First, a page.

Subversion of state power is the most problematic because this crime is regularly used in China to contain and control almost any act of dissent. The Hong Kong version says the crime of subversion includes undermining the basic constitutional system of the People’s Republic of China or overthrowing its “body of central power,” or that of the Hong Kong government.

Crimes of subverting state power also include interfering with, disrupting, or undermining the performance of the central or local Hong Kong governments.

This crime also includes attacking or damaging government premises and facilities. Maximum sentence for principal offenders: ten years behind bars. Lesser punishments are prescribed for those who incite, assist, or aid and abet such crimes in any material way.

Photo: May James.

Terrorist activities seem to include just about every disruptive act committed in Hong Kong during last year’s protests. The crime of terrorism refers to organising, planning, committing, participating in, or threatening to commit any of the designated acts that cause harm to society, in order to coerce either the central or local Hong Kong governments, or intimidate the public with the aim of pursuing a political agenda.

The designated acts include violence against persons, arson, sabotaging public transport, and sabotaging electronic control systems. Maximum penalty for maximum damage by principal offenders is life imprisonment.

Lesser punishments are prescribed for advocacy and incitement and anyone who aids or abets in ways that include training, information, funding, supplies, labour, or transport. Perhaps this last is a warning to sympathetic taxi drivers who spirited protesters out of harm’s way ahead of advancing police formations during last year’s protests.

Collusion: The terrorism provisions are comprehensive but at least they are specific. The crime of colluding with foreign countries or “external elements” seems to include potentially anything and everything. 

Photo: May James/HKFP.

The crime refers to anyone who “steals, spies, obtains with payment, or unlawfully provides state secrets or intelligence concerning national security” to a foreign country, organisation, or individual outside China, including Hong Kong.

The crime also refers to anyone who conspires with foreigners in whatever capacity, receives instructions, funding, or support from them. Such individuals shall be guilty if they commit the following offences: waging war against China; disrupting laws and policies of the Hong Kong government; rigging or undermining a Hong Kong election; engaging in hostile actions against China including Hong Kong, and “provoking by unlawful means hatred among Hong Kong residents” toward the national or local Hong Kong governments.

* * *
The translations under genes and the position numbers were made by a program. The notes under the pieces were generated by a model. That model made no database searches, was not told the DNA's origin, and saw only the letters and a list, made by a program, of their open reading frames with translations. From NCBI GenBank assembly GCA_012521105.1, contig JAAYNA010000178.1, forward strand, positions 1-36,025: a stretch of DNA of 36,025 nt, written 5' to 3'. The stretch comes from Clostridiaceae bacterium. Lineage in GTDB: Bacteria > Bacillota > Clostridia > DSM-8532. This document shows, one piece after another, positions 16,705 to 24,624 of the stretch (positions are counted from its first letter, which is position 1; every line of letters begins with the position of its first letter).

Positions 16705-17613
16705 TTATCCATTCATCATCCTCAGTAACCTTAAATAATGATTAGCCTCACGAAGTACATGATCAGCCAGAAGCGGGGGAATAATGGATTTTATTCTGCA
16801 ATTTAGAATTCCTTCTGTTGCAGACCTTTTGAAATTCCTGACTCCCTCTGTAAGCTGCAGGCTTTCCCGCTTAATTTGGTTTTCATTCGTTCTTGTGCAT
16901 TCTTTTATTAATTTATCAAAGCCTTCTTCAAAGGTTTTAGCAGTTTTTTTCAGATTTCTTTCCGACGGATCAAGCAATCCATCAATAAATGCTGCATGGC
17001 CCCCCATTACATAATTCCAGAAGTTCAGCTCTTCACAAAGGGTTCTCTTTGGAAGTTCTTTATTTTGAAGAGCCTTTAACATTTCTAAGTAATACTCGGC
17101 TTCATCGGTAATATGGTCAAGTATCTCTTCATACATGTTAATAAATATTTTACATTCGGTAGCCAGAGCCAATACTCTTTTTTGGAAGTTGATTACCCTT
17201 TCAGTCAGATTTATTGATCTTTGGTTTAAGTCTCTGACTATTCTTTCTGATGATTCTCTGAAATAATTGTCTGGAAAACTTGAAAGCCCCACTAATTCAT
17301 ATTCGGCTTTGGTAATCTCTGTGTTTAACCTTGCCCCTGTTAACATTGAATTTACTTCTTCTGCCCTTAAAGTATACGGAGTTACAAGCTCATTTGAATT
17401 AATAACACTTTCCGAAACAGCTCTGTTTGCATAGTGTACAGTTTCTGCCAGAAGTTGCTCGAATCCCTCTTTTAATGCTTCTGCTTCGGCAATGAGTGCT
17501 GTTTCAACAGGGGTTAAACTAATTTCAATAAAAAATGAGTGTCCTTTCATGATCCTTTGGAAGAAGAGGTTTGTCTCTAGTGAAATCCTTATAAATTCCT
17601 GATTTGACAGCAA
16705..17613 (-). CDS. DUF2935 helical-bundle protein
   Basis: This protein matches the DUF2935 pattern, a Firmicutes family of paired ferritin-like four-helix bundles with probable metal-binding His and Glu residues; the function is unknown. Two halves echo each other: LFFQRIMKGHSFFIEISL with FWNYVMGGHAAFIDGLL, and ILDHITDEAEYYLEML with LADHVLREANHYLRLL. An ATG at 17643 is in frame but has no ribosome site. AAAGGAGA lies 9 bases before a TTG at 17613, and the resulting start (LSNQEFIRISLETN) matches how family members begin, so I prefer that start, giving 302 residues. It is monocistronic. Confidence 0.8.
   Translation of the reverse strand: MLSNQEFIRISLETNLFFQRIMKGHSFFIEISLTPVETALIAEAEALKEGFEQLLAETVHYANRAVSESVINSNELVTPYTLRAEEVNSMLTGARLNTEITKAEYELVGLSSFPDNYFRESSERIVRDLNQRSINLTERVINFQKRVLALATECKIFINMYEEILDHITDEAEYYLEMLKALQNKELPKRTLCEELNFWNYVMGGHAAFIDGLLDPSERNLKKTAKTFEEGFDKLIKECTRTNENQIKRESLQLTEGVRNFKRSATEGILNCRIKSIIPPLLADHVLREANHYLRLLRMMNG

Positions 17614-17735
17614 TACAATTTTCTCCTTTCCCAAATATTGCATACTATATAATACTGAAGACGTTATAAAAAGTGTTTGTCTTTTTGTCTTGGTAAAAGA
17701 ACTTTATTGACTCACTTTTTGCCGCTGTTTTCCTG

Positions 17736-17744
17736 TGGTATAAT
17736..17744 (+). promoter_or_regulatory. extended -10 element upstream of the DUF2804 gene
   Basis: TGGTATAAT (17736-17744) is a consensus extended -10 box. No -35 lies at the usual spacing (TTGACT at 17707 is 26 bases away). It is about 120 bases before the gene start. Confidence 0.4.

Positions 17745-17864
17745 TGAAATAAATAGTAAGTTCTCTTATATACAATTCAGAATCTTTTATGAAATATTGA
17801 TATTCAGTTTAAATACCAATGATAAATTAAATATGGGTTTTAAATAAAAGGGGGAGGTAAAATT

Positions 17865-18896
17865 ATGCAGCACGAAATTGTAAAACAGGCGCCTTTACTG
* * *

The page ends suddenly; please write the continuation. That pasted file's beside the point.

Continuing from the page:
Those convicted of national security crimes shall be disqualified as candidates for elective office. Officials convicted of such crimes shall be removed from office. A non-permanent Hong Kong resident accused of such crimes, whether prosecuted or not, may be deported.

Photo: Rachel Wong/HKFP.

The principle of extraterritoriality also applies. Hong Kong citizens themselves can run but they cannot hide. Indeed, anyone anywhere suspected of committing such crimes may be prosecuted, whether or not they are Hong Kong citizens.

Lighter touch

Mainland laws by convention are not retroactive unless they say so. Article 39 states specifically that this law “shall apply to acts committed after its entry into force.”

Article 4 promises that “human rights shall be respected and protected in safeguarding national security in Hong Kong.”

Article 5 guarantees against double jeopardy. A person is innocent until proven guilty by a “judicial body.” The “rule of law” shall prevail.

Beijing officials are still making promises. All rights and freedoms protected, but who will believe them now? Only the tiniest fraction of Hongkongers will be targeted, proclaimed the advance publicity.

But sure enough – just as during all the mainland’s revolutionary struggle campaigns that began with such assurances in days gone by – no sooner are targets identified, than zealous local guardians of political propriety rush to identify suspects everywhere.

Janelle Leung and Joshua Wong. Photo: Rachel Wong/HKFP.

Titles by activist Joshua Wong, Civic Party legislator Tanya Chan, and localist author Horace Chin have suddenly disappeared from Hong Kong’s public library system. They have been removed, explain the guardians, pending review for suspect content following promulgation of the new security law.